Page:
IoT technologies mitigate these risks by monitoring, recording and actioning the reporting of claims. This combines the identification of potential hazard issues by staff with the automated identification of problems by sensors and smart phone devices.
This process allows the risk event to be identified and rectified quickly – or if a slip, trip or fall does take place before the problem can be sorted, then the platform provides the evidence on the steps that were taken to mitigate the risks.
Advanced Technology Platform
Using a combination of sensors and manual inputs to automate the process of data collection, analyse events against a set of risk profiles and automate the response to negate the risk.
Sensors ensure that frontline activities such as security inspections and cleaning schedules are rigorously followed so that any risk events are recorded. Dynamic data can also be added from external sources such as local police reports or weather reports that warn of the risk of a freeze or heavy rain. The platform can also take in data from social media platforms; for example, a tweet stating that toilet in a supermarket is flooded can be understood and ingested into the platform.
The collection of this structured and validated data enables the platform to determine automatically the required response based on an AI algorithm. The platform also uses a machine learning system so it will learn through experience the correct action to recommend.
Based on this AI engine, the platform will then issue alerts and instructions in the event of a hazard or event being identified. In practice this might mean alerting a cleaning crew to a spillage or diverting a security team to an unidentified obstruction. In some cases, the action can even be pre-emptory; a weather report on an impending downpour could see staff sent to the building foyer that might be at risk of flooding.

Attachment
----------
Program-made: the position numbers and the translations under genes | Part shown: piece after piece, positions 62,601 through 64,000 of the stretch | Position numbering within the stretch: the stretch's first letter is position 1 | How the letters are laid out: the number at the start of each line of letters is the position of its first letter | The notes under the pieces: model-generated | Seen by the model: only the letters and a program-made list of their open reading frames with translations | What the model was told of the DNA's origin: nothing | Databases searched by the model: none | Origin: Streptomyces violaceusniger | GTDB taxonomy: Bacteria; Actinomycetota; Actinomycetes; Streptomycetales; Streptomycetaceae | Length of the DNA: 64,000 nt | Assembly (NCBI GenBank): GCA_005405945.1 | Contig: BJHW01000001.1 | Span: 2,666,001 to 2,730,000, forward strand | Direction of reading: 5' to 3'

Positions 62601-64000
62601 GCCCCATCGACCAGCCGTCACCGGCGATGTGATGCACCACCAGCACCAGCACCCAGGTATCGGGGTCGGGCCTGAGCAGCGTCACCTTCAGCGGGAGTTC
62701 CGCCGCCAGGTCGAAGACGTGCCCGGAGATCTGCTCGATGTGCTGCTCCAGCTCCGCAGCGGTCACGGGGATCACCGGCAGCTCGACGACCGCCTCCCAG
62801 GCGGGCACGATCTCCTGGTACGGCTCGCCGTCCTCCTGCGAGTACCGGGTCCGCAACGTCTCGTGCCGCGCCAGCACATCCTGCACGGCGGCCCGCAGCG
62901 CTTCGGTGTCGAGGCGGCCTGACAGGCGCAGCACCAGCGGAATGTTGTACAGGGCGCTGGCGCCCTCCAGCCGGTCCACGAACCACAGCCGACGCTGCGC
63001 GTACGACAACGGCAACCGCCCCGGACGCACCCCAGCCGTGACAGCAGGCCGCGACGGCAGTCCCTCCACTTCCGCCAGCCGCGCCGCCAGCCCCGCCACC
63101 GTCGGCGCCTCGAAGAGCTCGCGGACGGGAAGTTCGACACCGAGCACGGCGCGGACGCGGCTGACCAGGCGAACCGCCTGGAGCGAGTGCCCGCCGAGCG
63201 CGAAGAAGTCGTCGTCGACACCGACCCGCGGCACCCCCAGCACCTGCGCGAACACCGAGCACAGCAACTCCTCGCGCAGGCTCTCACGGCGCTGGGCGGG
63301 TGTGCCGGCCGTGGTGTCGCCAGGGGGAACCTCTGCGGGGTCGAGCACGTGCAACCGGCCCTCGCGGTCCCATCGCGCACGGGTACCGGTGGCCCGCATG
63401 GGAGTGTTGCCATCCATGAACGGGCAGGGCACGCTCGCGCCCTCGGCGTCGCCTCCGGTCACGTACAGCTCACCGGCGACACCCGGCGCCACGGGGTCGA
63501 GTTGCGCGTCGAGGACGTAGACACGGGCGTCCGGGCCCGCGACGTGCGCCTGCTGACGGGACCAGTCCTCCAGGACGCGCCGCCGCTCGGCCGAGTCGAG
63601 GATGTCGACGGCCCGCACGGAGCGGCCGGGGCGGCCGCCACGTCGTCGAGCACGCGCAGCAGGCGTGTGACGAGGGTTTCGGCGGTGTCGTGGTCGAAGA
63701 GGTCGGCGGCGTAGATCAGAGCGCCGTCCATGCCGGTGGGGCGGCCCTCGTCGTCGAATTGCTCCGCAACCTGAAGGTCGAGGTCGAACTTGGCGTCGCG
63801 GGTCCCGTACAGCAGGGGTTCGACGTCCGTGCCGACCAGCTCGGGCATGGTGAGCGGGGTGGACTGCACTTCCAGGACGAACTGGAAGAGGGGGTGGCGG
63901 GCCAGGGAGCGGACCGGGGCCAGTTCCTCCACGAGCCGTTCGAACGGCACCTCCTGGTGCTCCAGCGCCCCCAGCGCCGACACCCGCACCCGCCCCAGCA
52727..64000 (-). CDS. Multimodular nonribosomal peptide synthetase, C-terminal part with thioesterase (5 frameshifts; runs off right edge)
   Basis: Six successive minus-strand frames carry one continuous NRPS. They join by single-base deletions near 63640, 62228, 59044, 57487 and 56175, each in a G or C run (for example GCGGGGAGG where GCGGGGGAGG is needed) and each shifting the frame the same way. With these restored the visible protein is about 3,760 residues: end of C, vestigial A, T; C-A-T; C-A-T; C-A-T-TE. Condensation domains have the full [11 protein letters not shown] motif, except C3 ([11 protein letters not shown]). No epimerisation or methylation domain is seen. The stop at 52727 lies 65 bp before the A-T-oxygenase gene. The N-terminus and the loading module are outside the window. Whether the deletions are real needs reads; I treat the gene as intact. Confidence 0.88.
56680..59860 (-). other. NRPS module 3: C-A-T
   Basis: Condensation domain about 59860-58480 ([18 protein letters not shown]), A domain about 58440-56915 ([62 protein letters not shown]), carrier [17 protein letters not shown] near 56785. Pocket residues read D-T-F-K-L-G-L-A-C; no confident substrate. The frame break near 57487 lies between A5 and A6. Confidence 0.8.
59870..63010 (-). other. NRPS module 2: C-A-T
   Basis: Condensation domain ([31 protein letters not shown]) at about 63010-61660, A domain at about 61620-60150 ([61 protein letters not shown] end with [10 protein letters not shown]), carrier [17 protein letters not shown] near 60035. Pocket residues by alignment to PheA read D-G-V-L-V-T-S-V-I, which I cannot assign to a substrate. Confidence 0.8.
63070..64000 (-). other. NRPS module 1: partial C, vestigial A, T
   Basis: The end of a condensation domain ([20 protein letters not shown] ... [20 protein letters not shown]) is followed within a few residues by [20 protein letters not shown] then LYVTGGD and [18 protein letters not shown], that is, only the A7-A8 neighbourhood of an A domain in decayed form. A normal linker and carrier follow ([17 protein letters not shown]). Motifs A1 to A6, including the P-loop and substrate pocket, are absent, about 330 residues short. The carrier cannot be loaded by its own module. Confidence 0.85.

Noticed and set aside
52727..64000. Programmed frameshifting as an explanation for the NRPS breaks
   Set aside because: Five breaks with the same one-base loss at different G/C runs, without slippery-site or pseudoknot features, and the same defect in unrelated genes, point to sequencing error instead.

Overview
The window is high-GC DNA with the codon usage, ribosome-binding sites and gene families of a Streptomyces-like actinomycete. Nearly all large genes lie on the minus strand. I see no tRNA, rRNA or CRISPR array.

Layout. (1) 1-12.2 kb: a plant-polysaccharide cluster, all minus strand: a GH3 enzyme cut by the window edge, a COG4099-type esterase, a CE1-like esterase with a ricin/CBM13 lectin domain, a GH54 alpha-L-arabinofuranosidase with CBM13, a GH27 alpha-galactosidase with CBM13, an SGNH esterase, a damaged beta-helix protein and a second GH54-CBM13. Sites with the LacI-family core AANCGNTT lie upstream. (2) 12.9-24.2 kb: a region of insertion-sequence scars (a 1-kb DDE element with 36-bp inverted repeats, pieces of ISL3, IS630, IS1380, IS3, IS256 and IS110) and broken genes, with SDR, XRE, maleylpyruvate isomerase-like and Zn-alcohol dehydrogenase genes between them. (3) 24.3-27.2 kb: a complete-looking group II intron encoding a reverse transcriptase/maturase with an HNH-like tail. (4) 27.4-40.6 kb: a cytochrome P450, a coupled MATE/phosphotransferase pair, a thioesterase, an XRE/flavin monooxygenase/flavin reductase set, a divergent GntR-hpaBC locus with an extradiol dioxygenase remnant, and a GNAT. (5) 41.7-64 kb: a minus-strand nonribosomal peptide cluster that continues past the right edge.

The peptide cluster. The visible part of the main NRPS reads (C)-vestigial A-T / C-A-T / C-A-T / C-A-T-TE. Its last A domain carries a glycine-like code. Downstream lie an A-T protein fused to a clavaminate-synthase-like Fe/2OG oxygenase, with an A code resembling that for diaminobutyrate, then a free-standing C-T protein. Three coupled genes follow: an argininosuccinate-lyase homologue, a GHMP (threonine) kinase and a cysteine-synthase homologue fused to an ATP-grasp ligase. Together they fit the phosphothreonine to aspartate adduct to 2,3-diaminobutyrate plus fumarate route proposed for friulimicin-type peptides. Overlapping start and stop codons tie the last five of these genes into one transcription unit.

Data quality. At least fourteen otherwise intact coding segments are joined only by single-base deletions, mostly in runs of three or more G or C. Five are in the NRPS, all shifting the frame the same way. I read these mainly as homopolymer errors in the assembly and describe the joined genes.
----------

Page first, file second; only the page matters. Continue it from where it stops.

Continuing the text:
The New Insurance Model
By creating data partnerships between insurance companies and policy holders, a new era is being created to the benefit of both. While today this partnership may focus on the use of stringent data recording to lower the risk profile, tomorrow the data exchange between the policy holder and the insurance provider could lead to dynamic risk pricing based on factual indicators – just as young car drivers may carry a “black box” to report driving telemetrics and lower their premiums. In the longer term, the sharing of data could lead to detection of previously unidentified risk events through causal analytics.
For insurance companies, the IoT era offers a new future of partnership with customers where lower risk will lead to lower loss costs. As they compete for business, the greater transparency will also enable insurance firms to price more competitively in tenders and for the smartest to win more business. Perhaps most importantly, the era of IoT partnership will serve to raise the quality and prestige of insurers – and for the first time since the ancient Babylonians they will not just be seen as the back stop when all goes wrong, but as an active partner in lowering the risks of running their client’s business.